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Article
Peer-Review Record

Conversion of Whey into Value-Added Products through Fermentation and Membrane Fractionation

Water 2021, 13(12), 1623; https://doi.org/10.3390/w13121623
Reviewer 1: Anonymous
Reviewer 2: Anonymous
Reviewer 3: Anonymous
Water 2021, 13(12), 1623; https://doi.org/10.3390/w13121623
Received: 13 May 2021 / Revised: 8 June 2021 / Accepted: 8 June 2021 / Published: 9 June 2021
(This article belongs to the Special Issue Water Treatment: Desalination, Treatment, Reuse and Management)

Round 1

Reviewer 1 Report

The manuscript ‘Conversion of whey into value-added products through fermentation and membrane fractionation’ refers to a very interesting topic but I think that in the current form of the manuscript should not be published in the Water. The main comments are presented below.

The abstract section should be corrected:

  • What does this RO sub-item mean?

The Introduction section should be corrected:

  • The Introduction section should be implemented with some the latest references about widely application of membrane filtration.

In the Materials and Methods section should be corrected:

  • The characteristics of the UF and RO membranes should be written in the text, because it’s not appropriate to create tables with the characteristics of individual membranes.
  • Please explain, why these type of UF and RO membranes were used in experiments?
  • How parameters (pressures, flow, temperature) were used during individual membrane processes? Why these?
  • How determined of maximum Volumetric Concentration Factor?
  • The analytical method should be added to this section.

In the Results section should be corrected:

  • Please correct of fig.4, descriptions of the x and y axes should be added.
  • An abbreviation of ‘Volumetric Concentration Factor’ is VCF, not FCV!
  • Please correct of fig.5 and fig.6, the results should be presented in form of ‘Permeate flux vs. VCF’ (without process time, which depends on the membranes area).
  • Please correct of fig.7 and fig.8, the results should be presented in form of ‘TMP vs. VCF’ (without process time and permeate flux).

Please update the references. It is necessary to include the most recent literature reports in the manuscript.

After taking into account the comments the article should be reassessed.

Author Response

Firstly thanks so much to the reviewer for the kind approval of this manuscirpt for revision and interesting comments which have improved very much our paper.

Comments and Suggestions for Authors

The manuscript ‘Conversion of whey into value-added products through fermentation and membrane fractionation’ refers to a very interesting topic but I think that in the current form of the manuscript should not be published in the Water. The main comments are presented below.

The abstract section should be corrected:

  • What does this RO sub-item mean?

This has been corrected in the manuscript

The Introduction section should be corrected:

  • The Introduction section should be implemented with some the latest references about widely application of membrane filtration.

This has been modified in the manuscript

In the Materials and Methods section should be corrected:

  • The characteristics of the UF and RO membranes should be written in the text, because it’s not appropriate to create tables with the characteristics of individual membranes.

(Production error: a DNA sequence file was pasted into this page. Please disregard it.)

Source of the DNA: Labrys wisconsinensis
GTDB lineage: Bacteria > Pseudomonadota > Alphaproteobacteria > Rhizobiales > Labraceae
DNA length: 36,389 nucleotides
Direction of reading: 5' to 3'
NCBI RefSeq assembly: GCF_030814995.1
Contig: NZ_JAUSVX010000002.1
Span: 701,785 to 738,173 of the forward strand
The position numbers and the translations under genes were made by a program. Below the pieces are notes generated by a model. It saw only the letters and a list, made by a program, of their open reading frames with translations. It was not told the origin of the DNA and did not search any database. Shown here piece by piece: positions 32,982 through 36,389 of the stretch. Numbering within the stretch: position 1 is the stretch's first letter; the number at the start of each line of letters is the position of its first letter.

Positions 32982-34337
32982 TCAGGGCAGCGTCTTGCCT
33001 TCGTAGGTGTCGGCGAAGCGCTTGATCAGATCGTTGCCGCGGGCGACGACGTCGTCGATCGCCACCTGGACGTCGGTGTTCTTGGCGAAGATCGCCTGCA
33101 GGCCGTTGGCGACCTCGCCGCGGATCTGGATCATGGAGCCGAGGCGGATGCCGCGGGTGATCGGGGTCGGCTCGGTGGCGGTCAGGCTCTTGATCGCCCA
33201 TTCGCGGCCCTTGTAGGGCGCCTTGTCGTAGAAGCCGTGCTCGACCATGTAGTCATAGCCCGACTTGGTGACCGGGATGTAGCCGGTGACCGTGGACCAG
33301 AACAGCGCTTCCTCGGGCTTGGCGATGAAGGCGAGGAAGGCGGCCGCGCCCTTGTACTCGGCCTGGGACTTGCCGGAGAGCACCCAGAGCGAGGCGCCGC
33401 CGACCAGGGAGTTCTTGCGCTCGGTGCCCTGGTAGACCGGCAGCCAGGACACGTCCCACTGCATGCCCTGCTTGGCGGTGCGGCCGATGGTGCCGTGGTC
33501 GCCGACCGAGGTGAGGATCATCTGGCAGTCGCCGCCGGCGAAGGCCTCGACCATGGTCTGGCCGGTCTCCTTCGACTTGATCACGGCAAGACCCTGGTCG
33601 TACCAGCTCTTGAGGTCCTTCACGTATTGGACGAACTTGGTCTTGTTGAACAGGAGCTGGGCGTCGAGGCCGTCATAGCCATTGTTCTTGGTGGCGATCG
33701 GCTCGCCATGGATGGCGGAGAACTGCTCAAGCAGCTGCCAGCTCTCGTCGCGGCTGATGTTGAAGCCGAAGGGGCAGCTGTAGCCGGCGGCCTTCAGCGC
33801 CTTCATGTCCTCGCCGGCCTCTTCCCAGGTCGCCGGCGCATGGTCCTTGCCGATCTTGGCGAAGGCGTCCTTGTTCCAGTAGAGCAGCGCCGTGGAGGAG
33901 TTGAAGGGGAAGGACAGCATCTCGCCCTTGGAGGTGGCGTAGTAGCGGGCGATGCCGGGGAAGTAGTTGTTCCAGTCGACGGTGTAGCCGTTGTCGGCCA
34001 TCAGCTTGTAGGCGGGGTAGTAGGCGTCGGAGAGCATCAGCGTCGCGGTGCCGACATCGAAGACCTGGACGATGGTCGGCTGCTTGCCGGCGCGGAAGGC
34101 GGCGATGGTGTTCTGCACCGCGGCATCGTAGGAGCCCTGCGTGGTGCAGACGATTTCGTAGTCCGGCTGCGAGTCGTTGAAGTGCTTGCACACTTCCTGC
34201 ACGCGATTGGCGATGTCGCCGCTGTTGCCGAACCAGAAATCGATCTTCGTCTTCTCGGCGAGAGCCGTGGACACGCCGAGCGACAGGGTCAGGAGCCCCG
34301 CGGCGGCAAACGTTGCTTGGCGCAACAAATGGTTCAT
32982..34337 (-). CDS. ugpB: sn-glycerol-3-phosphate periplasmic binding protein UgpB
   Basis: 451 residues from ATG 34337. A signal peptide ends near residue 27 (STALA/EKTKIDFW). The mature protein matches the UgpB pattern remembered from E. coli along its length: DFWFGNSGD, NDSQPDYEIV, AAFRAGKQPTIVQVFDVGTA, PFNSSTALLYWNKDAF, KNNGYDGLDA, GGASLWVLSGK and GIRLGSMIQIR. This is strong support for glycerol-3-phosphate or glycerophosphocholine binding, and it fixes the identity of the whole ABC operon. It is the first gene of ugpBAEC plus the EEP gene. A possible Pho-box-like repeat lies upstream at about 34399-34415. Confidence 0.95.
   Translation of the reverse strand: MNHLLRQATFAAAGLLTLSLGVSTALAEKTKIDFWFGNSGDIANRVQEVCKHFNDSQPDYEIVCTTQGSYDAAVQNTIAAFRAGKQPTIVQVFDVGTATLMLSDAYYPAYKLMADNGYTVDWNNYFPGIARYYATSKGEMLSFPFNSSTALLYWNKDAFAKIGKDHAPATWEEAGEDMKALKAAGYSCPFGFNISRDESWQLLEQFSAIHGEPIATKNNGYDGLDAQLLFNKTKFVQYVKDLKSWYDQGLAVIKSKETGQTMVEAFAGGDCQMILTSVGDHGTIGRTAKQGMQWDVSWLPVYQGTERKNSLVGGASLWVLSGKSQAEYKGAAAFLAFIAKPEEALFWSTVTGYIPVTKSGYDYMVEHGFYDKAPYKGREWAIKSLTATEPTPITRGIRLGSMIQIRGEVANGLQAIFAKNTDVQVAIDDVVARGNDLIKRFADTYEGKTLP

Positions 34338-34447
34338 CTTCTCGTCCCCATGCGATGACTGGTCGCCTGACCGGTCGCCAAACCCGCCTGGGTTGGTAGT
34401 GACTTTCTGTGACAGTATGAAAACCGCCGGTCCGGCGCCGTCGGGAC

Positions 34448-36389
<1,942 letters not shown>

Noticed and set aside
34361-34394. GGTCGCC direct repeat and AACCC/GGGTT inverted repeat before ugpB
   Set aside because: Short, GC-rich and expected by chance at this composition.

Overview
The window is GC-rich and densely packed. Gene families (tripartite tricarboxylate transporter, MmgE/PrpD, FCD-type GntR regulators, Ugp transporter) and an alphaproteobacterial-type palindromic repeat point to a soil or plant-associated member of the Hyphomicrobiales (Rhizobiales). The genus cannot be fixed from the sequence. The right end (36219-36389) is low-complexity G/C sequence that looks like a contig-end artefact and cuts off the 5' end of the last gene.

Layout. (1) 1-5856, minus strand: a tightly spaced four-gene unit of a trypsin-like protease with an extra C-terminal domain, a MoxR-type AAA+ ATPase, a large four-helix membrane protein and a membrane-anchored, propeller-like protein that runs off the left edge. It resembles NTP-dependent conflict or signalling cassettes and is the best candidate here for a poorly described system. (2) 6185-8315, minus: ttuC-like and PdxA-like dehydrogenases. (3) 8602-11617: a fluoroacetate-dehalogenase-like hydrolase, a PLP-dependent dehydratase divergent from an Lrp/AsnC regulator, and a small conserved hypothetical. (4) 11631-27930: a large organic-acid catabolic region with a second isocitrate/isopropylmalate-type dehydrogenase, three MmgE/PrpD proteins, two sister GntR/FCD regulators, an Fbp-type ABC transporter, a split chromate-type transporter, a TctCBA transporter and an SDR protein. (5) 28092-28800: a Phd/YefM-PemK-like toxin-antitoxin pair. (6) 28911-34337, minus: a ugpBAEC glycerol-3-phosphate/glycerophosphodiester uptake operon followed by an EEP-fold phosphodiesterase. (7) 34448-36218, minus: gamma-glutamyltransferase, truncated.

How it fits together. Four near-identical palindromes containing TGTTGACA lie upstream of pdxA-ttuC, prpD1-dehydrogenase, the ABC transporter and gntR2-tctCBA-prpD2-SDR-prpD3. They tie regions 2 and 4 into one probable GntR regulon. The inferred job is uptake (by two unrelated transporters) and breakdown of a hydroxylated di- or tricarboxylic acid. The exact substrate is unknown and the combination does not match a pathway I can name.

This has been explained in the manuscript

  • Please explain, why these type of UF and RO membranes were used in experiments?

This has been explained in the manuscript

  • How parameters (pressures, flow, temperature) were used during individual membrane processes? Why these?

This has been detailed in the manuscript

  • How determined of maximum Volumetric Concentration Factor?

This has been detailed in the manuscript

  • The analytical method should be added to this section.

This has been completed in the manuscript.

In the Results section should be corrected:

  • Please correct of fig.4, descriptions of the x and y axes should be added.

This has been corrected in the manuscript

  • An abbreviation of ‘Volumetric Concentration Factor’ is VCF, not FCV!

This has been corrected in the manuscript.

  • Please correct of fig.5 and fig.6, the results should be presented in form of ‘Permeate flux vs. VCF’ (without process time, which depends on the membranes area).

This has been modified in the manuscript.  

  • Please correct of fig.7 and fig.8, the results should be presented in form of ‘TMP vs. VCF’ (without process time and permeate flux).

This has been modified in the manuscript.  

Please update the references. It is necessary to include the most recent literature reports in the manuscript.

References has been updated with more recent literature reports

After taking into account the comments the article should be reassessed

Author Response File: Author Response.docx

Reviewer 2 Report

In this study, an integrated membrane system consisting of a ceramic ultrafiltration membrane followed by a polymeric reverse osmosis membrane was employed in order to fractionate the fermentation products of cheese whey. In general, this is a quite interesting topic and it falls in the scope of the journal. However, in the reviewer opinion, there are serious concerns about amount of the experimental work described in this paper. More specifically, the fermentation process of whey is already described in detail in a previous publication by the same authors (Cabellero, et al., 2019), while membranes’ behavior during only limited filtration tests  is described here in order to be used as proof of concept.  As a result, in my opinion, this paper could not be accepted for publication in Water in the current form. However, the topic is very interesting, therefore authors are suggested to conduct some additional experiments in the attempt to optimize the separation method and resubmit their work.